The upper airway consists of all anatomic airway structures above the level of the vocal cords. These include the nose, mouth, jaw, oral cavity, pharynx, and larynx. Its major functions are to warm, filter, and humidify air as it enters the body through the nose and mouth. The pharynx (throat) is a muscular tube that extends from the nose and mouth to the level of the esophagus and trachea. The pharynx is composed of the nasopharynx, oropharynx, and the laryngopharynx (also called the hypopharynx). The laryngopharynx is the lowest portion of the pharynx. At the base, it splits into two lumens, the larynx anteriorly and the esophagus posteriorly.
Anatomy of the Upper Airway
Nasopharynx: During inhalation, air typically enters the body through the nose and passes into the nasopharynx. The nasopharynx is lined with a ciliated mucous membrane that keeps contaminants such as dust and other small particles out of the respiratory tract. In addition, the mucous membrane warms and humidifies air as it enters the body.
Oropharynx: The oropharynx forms the posterior portion of the oral cavity, which is bordered superiorly by the hard and soft palates, laterally by the cheeks, and inferiorly by the tongue. Superior to the larynx, the epiglottis helps separate the digestive system from the respiratory system. Its function is to prevent food and liquid from entering the larynx during swallowing. When swallowing occurs, the larynx is elevated and the epiglottis folds over the glottis to prevent aspiration of contents into the trachea.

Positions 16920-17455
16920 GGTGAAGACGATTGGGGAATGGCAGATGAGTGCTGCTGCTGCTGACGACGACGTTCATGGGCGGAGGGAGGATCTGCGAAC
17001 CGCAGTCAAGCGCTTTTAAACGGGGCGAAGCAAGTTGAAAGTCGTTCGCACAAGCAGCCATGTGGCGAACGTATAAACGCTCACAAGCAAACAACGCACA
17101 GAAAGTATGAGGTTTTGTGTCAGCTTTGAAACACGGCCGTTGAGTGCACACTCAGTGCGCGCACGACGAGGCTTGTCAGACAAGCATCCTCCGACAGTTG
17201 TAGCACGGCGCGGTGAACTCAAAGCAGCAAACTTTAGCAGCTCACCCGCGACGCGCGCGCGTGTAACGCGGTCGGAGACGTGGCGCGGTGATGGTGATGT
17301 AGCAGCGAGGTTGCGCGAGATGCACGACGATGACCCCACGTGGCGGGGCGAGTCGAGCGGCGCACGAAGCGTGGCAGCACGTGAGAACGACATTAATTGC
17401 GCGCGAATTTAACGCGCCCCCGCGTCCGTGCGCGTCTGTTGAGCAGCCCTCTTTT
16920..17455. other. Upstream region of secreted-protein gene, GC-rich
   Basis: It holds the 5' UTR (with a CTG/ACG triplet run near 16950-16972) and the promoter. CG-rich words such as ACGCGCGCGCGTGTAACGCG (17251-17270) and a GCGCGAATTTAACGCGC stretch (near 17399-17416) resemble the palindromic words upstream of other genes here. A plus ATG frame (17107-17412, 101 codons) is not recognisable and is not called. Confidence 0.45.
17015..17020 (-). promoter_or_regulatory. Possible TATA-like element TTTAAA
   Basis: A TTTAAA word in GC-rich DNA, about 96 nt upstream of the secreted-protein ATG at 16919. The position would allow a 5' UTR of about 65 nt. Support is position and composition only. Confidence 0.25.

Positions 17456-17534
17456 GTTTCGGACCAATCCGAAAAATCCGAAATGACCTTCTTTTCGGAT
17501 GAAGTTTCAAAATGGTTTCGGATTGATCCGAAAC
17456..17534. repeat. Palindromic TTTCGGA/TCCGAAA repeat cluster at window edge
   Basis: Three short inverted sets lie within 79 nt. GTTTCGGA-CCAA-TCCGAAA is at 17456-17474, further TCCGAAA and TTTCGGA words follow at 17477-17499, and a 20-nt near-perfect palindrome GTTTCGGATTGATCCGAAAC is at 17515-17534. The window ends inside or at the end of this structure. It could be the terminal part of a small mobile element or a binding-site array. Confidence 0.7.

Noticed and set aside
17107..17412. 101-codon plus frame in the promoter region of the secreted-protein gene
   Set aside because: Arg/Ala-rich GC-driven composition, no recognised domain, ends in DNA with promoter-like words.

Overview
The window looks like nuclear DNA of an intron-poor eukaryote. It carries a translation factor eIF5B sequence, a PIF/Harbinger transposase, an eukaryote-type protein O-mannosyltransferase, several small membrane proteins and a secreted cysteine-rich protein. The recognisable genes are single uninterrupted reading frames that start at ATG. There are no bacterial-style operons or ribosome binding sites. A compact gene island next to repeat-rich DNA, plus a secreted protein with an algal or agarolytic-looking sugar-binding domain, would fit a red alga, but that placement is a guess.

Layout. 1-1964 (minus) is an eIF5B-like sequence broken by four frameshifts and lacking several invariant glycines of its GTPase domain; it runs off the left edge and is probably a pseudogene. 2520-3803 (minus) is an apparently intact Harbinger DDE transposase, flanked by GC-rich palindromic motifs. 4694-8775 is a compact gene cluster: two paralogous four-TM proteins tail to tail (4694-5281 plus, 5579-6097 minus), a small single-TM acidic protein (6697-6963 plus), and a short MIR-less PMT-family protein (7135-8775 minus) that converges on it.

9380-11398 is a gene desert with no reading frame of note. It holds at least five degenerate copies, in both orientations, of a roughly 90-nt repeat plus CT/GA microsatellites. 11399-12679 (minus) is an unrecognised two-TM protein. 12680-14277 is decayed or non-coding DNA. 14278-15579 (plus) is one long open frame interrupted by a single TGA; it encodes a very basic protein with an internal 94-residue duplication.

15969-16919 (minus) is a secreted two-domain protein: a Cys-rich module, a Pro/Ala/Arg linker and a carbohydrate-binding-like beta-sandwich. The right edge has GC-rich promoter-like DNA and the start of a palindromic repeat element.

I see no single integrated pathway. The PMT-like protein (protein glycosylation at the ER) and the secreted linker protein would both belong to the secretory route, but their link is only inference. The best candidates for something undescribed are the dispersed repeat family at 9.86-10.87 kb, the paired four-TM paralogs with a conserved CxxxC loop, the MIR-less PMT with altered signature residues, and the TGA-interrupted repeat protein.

Larynx: The larynx is a complex structure formed by many independent cartilaginous structures. It marks where the upper airway ends and the lower airway begins.
The thyroid cartilage is a shield-shaped structure formed by two plates that join in a V shape anteriorly to form the laryngeal prominence known as the Adam’s apple. The cricoid cartilage, or cricoid ring, lies inferiorly to the thyroid cartilage; it forms the lowest portion of the larynx. The cricoid cartilage is the first ring of the trachea and the only lower airway structure that forms a complete ring. The cricothyroid membrane is the elastic tissue that connects the thyroid cartilage superiorly to the cricoid ring inferiorly. The glottis, also called the glottic opening, is the space between the vocal cords and the narrowest portion of the adult’s airway. The lateral borders of the glottis are the vocal cords. These white bands of thin muscle tissue are partially separated at rest and serve as the primary center for speech production. In addition, the vocal cords contain defense reflexes that protect the lower airway, causing a spasmodic closure to the lower airway to prevent substances from entering the trachea (eg, water, vomitus).

Author Profile

Dr. D.Zeqiraj medical doctor at QKUK- Pristina, department of Infectious disease.